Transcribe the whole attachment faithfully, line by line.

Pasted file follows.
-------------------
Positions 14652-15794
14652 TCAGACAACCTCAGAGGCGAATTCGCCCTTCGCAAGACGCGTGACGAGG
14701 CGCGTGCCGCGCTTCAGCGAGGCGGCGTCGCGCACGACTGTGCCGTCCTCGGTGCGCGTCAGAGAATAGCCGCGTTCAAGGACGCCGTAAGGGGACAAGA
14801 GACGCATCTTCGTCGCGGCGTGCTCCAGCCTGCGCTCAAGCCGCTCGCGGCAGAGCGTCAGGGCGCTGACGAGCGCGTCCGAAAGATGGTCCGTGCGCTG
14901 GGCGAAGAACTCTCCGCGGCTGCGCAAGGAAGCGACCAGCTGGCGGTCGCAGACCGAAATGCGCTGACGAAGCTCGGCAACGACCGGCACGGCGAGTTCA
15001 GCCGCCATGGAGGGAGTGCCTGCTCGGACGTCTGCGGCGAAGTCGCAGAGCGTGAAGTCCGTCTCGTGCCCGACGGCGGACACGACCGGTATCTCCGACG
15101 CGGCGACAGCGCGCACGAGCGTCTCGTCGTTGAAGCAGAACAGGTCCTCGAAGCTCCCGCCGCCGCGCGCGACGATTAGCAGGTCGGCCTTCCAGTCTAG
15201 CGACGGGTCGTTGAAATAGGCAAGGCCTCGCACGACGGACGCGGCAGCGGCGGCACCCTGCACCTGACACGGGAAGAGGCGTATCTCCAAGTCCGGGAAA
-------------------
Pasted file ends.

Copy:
Positions 14652-15794
14652 TCAGACAACCTCAGAGGCGAATTCGCCCTTCGCAAGACGCGTGACGAGG
14701 CGCGTGCCGCGCTTCAGCGAGGCGGCGTCGCGCACGACTGTGCCGTCCTCGGTGCGCGTCAGAGAATAGCCGCGTTCAAGGACGCCGTAAGGGGACAAGA
14801 GACGCATCTTCGTCGCGGCGTGCTCCAGCCTGCGCTCAAGCCGCTCGCGGCAGAGCGTCAGGGCGCTGACGAGCGCGTCCGAAAGATGGTCCGTGCGCTG
14901 GGCGAAGAACTCTCCGCGGCTGCGCAAGGAAGCGACCAGCTGGCGGTCGCAGACCGAAATGCGCTGACGAAGCTCGGCAACGACCGGCACGGCGAGTTCA
15001 GCCGCCATGGAGGGAGTGCCTGCTCGGACGTCTGCGGCGAAGTCGCAGAGCGTGAAGTCCGTCTCGTGCCCGACGGCGGACACGACCGGTATCTCCGACG
15101 CGGCGACAGCGCGCACGAGCGTCTCGTCGTTGAAGCAGAACAGGTCCTCGAAGCTCCCGCCGCCGCGCGCGACGATTAGCAGGTCGGCCTTCCAGTCTAG
15201 CGACGGGTCGTTGAAATAGGCAAGGCCTCGCACGACGGACGCGGCAGCGGCGGCACCCTGCACCTGACACGGGAAGAGGCGTATCTCCAAGTCCGGGAAA